One day, a ship carrying a group of scientists and doctors, sent by the World Health Organisation, arrived. All those on board, heard and saw the volcano on the mainland as they passed.

It went crash! Boom! Boom!  It roared and it shrieked!

Echo:  It went crash! Boom! Boom!  It roared and it shrieked!

Bill, an Australian marine biologist, was amongst those on board the ship, He was sent to help restore the lost fishing resources, around the island.

For days, after his arrival, Bill wandered the beaches and reefs, diving, monitoring catches of fish and taking samples of seawater and shellfish.

Fascinated by this blond, bronzed, demi-god, the villagers flocked around to watch, as he worked. As they stood watching, they wondered, how the simple tasks he performed, could solve the loss of their fish. Eventually, becoming bored by the daily monotony of the repetitive tasks, Bill carried out, the islanders left him, with the exception of a couple of young, male assistants, who stayed to help.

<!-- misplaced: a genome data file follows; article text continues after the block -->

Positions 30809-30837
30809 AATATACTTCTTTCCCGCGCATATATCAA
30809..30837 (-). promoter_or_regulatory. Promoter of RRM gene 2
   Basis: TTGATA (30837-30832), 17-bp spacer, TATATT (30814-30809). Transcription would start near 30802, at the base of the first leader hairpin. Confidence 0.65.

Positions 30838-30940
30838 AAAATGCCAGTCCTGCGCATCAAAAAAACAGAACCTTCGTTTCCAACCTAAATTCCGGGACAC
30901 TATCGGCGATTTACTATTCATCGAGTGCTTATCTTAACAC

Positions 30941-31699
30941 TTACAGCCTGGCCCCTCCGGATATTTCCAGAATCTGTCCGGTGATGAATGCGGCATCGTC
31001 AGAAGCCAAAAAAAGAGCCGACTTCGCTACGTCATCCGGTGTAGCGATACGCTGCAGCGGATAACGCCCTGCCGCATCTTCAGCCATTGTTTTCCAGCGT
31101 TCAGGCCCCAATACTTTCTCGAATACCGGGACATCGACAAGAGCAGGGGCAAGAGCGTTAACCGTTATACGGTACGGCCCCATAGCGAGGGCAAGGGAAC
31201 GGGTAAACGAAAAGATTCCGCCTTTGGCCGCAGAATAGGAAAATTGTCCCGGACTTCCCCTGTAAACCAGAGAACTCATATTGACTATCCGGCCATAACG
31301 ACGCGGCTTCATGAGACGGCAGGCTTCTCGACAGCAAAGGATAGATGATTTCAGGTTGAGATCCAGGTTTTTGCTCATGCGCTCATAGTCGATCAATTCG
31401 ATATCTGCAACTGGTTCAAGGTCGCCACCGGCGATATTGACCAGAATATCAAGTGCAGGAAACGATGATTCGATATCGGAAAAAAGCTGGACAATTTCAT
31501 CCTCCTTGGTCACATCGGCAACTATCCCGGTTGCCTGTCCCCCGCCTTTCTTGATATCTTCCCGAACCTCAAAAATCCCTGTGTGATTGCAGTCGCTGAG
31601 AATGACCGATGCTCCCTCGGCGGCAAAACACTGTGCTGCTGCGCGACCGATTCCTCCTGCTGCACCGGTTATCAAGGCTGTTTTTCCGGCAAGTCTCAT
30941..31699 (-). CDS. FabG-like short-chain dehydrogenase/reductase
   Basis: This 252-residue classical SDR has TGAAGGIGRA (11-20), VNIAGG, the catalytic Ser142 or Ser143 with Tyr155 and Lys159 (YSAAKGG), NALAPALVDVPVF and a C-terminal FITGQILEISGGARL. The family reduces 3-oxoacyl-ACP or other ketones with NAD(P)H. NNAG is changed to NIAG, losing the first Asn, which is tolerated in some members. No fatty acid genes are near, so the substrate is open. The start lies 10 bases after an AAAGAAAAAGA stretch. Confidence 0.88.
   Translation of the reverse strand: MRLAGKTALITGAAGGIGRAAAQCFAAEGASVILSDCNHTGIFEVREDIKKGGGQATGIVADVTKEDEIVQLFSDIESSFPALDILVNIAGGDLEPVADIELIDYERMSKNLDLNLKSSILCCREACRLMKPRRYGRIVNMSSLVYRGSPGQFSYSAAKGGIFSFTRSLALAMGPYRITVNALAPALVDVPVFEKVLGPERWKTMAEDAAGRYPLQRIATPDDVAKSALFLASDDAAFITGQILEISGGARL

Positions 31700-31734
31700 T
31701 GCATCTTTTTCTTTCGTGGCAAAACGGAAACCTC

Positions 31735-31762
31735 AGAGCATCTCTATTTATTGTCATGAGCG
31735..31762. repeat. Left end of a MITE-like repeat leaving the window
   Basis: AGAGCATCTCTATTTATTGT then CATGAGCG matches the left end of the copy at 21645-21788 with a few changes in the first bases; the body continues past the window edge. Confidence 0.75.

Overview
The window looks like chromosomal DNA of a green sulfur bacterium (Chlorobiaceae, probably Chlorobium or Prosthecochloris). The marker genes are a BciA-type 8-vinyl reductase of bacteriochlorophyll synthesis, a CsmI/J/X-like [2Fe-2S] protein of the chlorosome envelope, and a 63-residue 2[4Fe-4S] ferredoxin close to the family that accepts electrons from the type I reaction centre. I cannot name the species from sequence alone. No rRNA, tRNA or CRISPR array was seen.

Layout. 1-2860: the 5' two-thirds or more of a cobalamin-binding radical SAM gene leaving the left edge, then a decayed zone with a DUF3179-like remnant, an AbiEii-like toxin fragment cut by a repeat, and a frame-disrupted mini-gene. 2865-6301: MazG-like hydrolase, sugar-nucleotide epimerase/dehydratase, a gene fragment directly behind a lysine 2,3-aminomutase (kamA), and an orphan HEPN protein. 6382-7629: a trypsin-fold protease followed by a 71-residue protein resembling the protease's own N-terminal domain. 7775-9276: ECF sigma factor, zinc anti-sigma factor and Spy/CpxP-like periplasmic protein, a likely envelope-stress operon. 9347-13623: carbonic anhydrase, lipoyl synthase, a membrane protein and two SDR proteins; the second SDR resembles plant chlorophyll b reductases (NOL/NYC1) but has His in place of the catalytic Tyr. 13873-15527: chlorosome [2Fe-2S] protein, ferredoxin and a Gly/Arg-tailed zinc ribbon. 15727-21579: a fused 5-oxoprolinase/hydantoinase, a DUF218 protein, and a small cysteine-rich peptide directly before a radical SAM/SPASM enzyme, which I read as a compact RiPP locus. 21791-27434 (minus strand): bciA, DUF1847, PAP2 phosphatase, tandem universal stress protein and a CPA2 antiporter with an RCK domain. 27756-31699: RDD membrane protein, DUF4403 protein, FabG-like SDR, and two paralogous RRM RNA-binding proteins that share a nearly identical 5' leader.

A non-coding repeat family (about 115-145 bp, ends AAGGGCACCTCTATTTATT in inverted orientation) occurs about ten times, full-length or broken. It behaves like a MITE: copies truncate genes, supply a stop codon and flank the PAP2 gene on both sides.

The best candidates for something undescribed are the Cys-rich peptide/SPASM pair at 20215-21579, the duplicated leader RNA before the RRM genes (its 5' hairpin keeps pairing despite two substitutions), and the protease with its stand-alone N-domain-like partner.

One morning, after a few weeks had passed, Bill called an urgent meeting of the island leaders. They eagerly flocked around, anxious to hear what he suggested was necessary, to restore the fishing grounds.

“I think we can fix your problem but, I’ll need your permission to isolate some reefs.” he said, pointing at the map he had hanging up. “No-one can take fish from these areas.”

“You must be crazy!” the people cried out.

But we need to fish there!” They cried out. “Fish is the main part of our diet! How can our families survive, without our daily meal of fish?” demanded others.